Here are some helpful things to keep in mind when grilling outdoors:
1. Wash everything after handling raw meat, and don’t reuse the plate that you used for holding or preparing uncooked meat.
2. Have a spray bottle full of water nearby your grill – in case of flare-ups.
3. If using charcoal briquettes, then light the coals about 30 minutes before cooking. If you’re using lighter fluid, make sure the fire is completely out before putting the meat on the grill, or else you’ll have the harsh fuel taste in your meat. The charcoal should be mostly an ash-gray color with a little bit of glowing red underneath.
4. If you’re using a smoker, light the charcoal with a chimney starter. It’s relatively quick to get some hot coals going and you won’t have to worry about getting the lighter fluid fumes in your smoker.
5. For charcoal grilling, line the inside bottom of your cooker or grill with a couple of sheets of aluminum foil before you put the briquettes in. This will give you a quicker and easier clean-up of the gray coals and ash once you’re done barbecuing. The only downside to this is that the opening holes in the bottom of your cooker will get covered up. So when you first light the fire, make sure it gets plenty of oxygen to stay lit longer, giving hotter and longer-lasting coals.
6. If using a smoker, minimize the amount of times you open it. Opening it frequently will not allow the smoker to stay at the necessary heat level. The old adage says, “if you’re looking, it ain’t cooking”.
7. When removing the grill lid during cooking, lift to the side, rather than straight up. Lifting straight up may create suction, drawing ashes up onto your food.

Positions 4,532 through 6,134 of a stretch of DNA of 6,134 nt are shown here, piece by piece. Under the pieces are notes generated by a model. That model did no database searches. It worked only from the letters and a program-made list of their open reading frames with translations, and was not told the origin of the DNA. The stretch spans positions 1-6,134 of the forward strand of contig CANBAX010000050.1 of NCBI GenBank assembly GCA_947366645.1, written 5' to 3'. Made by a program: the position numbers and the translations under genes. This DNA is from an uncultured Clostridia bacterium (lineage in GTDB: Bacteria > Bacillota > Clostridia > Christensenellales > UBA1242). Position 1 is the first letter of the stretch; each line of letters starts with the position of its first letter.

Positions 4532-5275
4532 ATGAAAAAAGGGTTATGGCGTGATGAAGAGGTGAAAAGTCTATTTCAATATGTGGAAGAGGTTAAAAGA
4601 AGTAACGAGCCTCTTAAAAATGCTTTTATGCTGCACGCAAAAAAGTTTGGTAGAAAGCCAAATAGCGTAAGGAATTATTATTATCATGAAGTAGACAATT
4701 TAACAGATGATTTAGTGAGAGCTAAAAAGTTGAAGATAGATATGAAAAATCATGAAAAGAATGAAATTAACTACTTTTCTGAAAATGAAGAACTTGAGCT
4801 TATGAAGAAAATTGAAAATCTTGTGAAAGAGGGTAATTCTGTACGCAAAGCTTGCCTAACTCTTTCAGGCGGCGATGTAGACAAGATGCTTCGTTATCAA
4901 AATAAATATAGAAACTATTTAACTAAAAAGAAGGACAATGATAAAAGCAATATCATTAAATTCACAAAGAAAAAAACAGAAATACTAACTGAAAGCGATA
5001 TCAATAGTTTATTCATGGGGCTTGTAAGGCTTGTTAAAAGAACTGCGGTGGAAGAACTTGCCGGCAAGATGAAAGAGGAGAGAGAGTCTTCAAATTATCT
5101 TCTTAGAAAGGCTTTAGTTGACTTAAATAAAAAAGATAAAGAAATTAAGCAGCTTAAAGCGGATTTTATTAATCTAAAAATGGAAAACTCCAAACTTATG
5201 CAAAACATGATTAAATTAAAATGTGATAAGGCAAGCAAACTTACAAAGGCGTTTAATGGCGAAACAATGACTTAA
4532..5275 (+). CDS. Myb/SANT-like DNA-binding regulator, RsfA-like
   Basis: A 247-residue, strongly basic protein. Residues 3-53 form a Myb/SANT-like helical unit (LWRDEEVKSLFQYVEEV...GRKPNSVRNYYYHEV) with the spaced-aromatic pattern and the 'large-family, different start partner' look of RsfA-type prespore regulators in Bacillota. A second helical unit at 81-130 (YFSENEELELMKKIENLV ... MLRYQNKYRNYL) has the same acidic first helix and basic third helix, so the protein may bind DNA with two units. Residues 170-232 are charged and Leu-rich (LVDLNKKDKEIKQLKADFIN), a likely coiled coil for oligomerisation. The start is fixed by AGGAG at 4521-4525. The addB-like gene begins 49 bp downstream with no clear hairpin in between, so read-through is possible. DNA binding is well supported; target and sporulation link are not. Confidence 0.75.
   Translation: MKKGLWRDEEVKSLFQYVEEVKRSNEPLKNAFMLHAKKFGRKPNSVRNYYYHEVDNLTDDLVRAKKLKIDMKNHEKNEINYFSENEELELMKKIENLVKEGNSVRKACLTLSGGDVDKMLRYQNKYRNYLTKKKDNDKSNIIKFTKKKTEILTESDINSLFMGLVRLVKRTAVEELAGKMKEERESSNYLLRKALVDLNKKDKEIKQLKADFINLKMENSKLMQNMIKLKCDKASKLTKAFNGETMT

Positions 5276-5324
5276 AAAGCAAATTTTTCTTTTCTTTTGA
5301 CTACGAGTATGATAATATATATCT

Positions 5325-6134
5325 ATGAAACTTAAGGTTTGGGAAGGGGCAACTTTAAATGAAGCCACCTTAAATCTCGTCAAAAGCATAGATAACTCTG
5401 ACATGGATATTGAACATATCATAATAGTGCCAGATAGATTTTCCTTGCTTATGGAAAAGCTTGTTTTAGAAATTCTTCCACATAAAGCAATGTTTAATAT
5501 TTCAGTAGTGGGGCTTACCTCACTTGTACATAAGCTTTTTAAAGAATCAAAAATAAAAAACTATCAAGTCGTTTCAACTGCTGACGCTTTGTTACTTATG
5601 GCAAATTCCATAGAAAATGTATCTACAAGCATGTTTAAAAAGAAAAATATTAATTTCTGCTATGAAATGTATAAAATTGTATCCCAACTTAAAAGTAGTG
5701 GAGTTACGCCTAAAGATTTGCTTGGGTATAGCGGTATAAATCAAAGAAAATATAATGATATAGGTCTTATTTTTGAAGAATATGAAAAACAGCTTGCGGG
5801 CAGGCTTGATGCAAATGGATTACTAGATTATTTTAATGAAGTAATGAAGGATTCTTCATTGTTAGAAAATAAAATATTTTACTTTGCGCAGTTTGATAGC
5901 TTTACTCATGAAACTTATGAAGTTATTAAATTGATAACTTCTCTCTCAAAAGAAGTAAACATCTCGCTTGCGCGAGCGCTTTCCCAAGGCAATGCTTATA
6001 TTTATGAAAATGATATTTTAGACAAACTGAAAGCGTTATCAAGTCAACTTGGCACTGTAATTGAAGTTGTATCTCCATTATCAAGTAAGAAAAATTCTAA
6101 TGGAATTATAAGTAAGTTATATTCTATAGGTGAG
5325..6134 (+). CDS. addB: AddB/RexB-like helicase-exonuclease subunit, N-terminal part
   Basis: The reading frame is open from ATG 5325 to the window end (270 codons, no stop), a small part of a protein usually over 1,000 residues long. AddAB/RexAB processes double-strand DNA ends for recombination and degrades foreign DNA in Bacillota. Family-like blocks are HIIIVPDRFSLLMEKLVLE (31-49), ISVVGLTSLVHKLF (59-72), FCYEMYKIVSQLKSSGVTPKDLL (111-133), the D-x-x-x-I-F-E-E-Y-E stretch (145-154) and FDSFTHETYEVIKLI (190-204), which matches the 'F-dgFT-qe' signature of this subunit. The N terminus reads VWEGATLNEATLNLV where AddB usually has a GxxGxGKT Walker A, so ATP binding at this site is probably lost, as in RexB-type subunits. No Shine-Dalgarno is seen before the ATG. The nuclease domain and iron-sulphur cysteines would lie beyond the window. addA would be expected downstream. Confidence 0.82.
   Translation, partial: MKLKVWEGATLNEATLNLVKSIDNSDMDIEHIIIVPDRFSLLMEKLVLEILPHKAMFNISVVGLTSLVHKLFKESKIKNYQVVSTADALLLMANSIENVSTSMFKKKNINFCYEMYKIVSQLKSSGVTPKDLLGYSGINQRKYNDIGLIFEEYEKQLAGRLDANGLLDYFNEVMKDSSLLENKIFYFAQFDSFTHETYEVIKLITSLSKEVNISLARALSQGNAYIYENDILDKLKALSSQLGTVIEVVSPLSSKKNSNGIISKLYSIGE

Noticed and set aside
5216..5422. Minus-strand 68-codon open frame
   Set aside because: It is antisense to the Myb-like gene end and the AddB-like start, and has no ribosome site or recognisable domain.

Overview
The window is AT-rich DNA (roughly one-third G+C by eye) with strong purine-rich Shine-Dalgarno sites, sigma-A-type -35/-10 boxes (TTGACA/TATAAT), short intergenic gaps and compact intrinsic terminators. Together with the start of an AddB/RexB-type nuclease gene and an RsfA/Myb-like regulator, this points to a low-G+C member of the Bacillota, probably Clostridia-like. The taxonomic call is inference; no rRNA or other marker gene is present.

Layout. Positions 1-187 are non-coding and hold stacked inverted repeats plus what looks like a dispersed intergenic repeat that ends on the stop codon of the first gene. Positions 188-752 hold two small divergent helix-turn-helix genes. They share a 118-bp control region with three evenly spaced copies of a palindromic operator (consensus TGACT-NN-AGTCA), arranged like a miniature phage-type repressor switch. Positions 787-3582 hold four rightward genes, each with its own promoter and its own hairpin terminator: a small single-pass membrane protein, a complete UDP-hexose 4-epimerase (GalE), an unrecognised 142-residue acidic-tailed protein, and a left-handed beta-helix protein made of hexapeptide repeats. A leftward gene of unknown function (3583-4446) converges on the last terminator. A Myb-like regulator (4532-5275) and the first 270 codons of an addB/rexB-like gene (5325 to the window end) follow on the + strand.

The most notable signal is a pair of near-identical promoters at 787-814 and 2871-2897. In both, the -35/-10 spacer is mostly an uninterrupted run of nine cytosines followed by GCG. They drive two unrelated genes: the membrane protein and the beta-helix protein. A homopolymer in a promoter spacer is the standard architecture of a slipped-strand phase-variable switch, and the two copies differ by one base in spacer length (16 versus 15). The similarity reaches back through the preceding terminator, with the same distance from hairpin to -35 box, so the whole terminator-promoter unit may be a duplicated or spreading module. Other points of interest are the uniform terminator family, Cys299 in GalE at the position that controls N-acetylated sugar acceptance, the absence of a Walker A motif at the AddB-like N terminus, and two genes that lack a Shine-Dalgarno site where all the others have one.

8. Cooking chicken? If you intend to eat the skin, rub the outside with a little butter or oil and then lightly season it. It’ll give the chicken a nice, crispy, savory skin. Not eating the skin? Don’t season the outside, as it can’t penetrate the skin anyway.
9. Cooking steak? Although thick bands of fat may be undesirable, try to pick a steak with thin specks and strands of fat in between the muscle tissue. While cooking, these small amounts of fat will melt (in a process called marbling) and make the meat juicier.
10. Trim the steak of large amounts of excess fat. Any strips of fat should be no more than 1/4” thick. Also, cut through the fat strip about every 1 1/2”. As it cooks, fat shrinks faster than the meat and can cause your steaks to curl.
11. A light coating of oil will help brown your food evenly and keep it from sticking to the cooking grate. Always brush or spray oil on your food. If using a salt crust, oil the grate.
Hints and Tips – BBQ Grilling – cont.
12. Don’t leave meat out at room temperature for longer than one hour. This will cause bacteria to grow at a very high rate, plus it will make the meat less fresh. If you need to thaw out meat, preferably do it overnight or all day in the refrigerator.
13. Don’t pierce meat with a fork. The juices will escape, making the meat more dry and less flavorful. Use a spatula or tongs to move and flip your food.
14. Resist the urge to use a spatula to press down on foods such as burgers. You’ll squeeze out all the great flavor.
15. Get a dutch oven or a pan with a lid when transporting your cooked meats inside. It will help keep your barbecue juicy, and warm until it’s time to eat.
16. Here’s a quick and easy way to grill veggies such as potatoes and ears of corn: coat heavily in butter, sprinkle on some seasoned salt, wrap securely in aluminum foil, and throw it on the grill.
17. To reduce the amount of browning or blackening of meat, only apply barbecue (or other tomato-based sauces containing sugars) during the last 10 minutes of grilling.
18. Lots of people like steak rare, but don’t do the same for hamburgers. There is more bacteria present in ground beef, so cook it until it’s well done and there is no pink in the middle. If in doubt, grab a meat thermometer and make sure the temperature reaches at least 160 degrees in the center of the patty.